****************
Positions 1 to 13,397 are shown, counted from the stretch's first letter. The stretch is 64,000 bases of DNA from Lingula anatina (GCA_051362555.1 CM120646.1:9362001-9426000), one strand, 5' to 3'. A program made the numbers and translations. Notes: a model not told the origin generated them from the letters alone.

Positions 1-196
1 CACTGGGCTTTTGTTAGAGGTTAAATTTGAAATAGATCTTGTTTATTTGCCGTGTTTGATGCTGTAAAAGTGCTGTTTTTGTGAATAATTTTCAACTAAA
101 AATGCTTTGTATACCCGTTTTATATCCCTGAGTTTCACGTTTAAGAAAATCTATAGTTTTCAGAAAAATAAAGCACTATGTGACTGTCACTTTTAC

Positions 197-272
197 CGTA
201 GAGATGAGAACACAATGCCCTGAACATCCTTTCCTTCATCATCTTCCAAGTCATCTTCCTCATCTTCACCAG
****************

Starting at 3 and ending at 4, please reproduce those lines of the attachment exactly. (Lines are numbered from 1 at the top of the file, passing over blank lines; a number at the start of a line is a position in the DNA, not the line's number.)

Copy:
1 CACTGGGCTTTTGTTAGAGGTTAAATTTGAAATAGATCTTGTTTATTTGCCGTGTTTGATGCTGTAAAAGTGCTGTTTTTGTGAATAATTTTCAACTAAA
101 AATGCTTTGTATACCCGTTTTATATCCCTGAGTTTCACGTTTAAGAAAATCTATAGTTTTCAGAAAAATAAAGCACTATGTGACTGTCACTTTTAC